Faculty who charge student(s) with a violation of the Academic Honor Code may lower a student’s grade without review. If the faculty decision concerning the alleged violation affects the student’s assignment or course grade, a letter to the student is required with copies to the Department Chair and the CLAS Associate Dean for Student Affairs. Students charged with an ethics violation are required to continue to participate in the class and may appeal the faculty decision to the CLAS Academic Ethics Committee. Students charged with a violation of the Academic Honor Code are encouraged to meet with an advisor in the CLAS Academic Advising Office to review their rights and obtain assistance with procedures.
Email is an official means for communication within CUDenver. Therefore, CUDenver has the right to send communications to students/staff/faculty via email and the right to expect that those communications will be received and read in a timely fashion.
Student Bill of Rights
The University of Colorado Denver subscribes to the Student Bill of Rights as defined in HB 01-1263. Students enrolled in public institutions of higher education shall have the following rights:
(a) Students should be able to complete their associate of arts and associate of science degree programs in no more than sixty credit hours or their baccalaureate programs in no more than one hundred twenty credit hours unless there are additional degree requirements recognized by the commission;
(b) A student can sign a two-year or four-year graduation agreement that formalizes a plan for that student to obtain a degree in two or four years, unless there are additional degree requirements recognized by the commission;
(c) Students have a right to clear and concise information concerning which courses must be completed successfully to complete their degrees;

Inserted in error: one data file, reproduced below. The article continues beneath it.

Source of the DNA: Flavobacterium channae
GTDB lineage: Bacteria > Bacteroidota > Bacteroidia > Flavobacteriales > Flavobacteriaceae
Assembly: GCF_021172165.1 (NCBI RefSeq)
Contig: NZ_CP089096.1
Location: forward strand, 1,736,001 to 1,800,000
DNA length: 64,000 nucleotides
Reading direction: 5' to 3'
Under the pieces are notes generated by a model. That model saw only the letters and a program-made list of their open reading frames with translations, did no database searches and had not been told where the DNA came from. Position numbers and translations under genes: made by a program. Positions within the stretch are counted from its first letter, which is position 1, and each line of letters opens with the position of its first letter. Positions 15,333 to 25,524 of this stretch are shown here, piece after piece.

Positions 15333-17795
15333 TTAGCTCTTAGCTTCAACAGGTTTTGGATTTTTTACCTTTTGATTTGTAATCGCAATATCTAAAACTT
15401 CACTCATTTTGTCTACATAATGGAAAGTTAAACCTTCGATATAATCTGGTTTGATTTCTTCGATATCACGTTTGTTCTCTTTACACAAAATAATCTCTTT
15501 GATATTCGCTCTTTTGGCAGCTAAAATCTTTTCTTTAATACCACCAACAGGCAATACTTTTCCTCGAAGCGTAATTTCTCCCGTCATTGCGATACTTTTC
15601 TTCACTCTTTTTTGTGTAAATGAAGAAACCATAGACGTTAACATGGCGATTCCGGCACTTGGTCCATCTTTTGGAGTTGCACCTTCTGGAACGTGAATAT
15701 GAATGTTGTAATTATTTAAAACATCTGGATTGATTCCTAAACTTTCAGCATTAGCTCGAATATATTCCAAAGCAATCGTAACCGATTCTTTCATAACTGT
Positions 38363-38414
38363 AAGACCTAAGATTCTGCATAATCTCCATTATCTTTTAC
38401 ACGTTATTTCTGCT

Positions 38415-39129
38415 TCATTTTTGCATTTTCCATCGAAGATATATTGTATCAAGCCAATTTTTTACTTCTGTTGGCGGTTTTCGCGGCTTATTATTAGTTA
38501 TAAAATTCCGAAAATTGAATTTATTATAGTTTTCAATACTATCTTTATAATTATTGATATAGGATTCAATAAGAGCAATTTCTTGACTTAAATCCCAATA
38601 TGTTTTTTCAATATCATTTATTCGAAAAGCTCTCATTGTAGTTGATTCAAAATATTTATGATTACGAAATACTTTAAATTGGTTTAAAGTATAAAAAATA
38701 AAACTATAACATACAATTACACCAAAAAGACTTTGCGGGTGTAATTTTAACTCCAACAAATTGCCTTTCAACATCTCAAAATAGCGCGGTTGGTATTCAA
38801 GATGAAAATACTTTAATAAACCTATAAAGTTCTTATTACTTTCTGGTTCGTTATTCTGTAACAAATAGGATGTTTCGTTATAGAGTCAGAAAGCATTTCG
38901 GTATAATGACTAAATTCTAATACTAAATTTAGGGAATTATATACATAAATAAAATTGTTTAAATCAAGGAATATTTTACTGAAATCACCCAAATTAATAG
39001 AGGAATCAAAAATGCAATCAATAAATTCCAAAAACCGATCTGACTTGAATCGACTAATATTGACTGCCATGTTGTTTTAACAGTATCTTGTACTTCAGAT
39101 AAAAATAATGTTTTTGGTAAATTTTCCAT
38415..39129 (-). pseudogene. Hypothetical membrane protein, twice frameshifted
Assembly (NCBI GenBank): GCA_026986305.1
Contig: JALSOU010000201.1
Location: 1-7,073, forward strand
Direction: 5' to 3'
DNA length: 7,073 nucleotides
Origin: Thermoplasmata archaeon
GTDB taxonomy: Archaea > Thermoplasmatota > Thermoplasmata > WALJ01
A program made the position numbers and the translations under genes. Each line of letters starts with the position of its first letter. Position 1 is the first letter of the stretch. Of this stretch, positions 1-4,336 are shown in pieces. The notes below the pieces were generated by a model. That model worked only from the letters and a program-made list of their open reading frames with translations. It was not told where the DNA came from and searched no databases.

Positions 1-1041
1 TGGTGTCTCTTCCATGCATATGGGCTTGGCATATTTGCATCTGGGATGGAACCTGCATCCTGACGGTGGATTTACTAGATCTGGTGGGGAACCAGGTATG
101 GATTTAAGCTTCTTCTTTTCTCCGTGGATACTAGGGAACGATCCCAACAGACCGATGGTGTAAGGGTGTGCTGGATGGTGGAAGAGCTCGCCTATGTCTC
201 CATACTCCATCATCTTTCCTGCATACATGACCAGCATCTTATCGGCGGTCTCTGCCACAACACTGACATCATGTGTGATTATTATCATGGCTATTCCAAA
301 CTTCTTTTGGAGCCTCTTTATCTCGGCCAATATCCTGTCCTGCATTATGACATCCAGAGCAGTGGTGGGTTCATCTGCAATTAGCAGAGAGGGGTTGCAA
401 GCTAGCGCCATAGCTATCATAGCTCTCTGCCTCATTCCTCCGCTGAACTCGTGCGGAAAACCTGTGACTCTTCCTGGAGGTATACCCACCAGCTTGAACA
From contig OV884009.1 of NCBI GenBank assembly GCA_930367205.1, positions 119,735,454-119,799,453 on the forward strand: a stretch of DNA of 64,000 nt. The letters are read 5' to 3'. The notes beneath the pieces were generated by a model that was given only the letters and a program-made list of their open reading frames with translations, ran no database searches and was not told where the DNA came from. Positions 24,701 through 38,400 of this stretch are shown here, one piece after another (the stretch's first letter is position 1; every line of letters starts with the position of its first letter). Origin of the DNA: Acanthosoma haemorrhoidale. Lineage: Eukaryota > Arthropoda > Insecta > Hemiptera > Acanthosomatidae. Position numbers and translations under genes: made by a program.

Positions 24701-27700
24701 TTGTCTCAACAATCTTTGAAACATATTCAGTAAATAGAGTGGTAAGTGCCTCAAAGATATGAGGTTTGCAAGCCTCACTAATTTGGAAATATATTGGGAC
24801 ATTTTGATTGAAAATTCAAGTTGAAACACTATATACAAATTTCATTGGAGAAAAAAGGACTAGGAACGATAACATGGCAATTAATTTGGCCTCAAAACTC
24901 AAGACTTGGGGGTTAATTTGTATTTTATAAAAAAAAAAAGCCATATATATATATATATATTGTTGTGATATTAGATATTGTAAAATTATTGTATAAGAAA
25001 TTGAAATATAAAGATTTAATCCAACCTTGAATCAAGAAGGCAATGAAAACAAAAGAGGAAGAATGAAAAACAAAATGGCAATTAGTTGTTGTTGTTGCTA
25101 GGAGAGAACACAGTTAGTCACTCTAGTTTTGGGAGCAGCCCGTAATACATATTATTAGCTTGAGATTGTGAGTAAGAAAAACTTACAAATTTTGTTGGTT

(d) Students have a right to know which courses are transferable among the state public two-year and four-year institutions of higher education;
(e) Students, upon completion of core general education courses, regardless of the delivery method, should have those courses satisfy the core course requirements of all Colorado public institutions of higher education;
(f) Students have a right to know if courses from one or more public higher education institutions satisfy the students’ degree requirements;
(g) A student’s credit for the completion of the core requirements and core courses shall not expire for ten years from the date of initial enrollment and shall be transferrable.
Student Code of Conduct
The following section is based in part on Regent Law 7.B.3. The behaviors listed below are prohibited, as are attempts to commit, aid, abet, or incite others to engage in behavior prohibited by the code of student conduct. All behaviors contained in this code of conduct are subject to the conduct process. Engaging in retaliatory acts against a person who reports an alleged violation of the code or testifies, assists, or participates in a conduct proceeding or investigation is a violation of this code.
- Assaulting or physically abusing another person or being involved in brawling.
- In the case of a student who is found responsible via the conduct process to have caused severe injury or bodily harm, the minimum sanction shall be suspension. Severe injury and bodily harm includes but is not limited to the following: broken bones, concussions, lacerations, etc.
- Threatening or endangering the mental and/or physical health or safety of a person.
- Public Exposure: Public exposure includes deliberately and publicly exposing one’s intimate body parts, public urination, defecation, and public sex acts.
- Non-Gender/Sex Based Stalking: Means directly or indirectly through another person, repeatedly following, approaching, contacting, placing under surveillance or making any form of communication with another person, a member of that person’s immediate family or someone with whom that person has or has had a continuing relationship, whether or not a conversation ensues in a manner that would cause a reasonable person to, (a) fear for his or her safety or the safety of others or; (b) suffer substantial emotional distress, including causing a person to respond by altering their activities.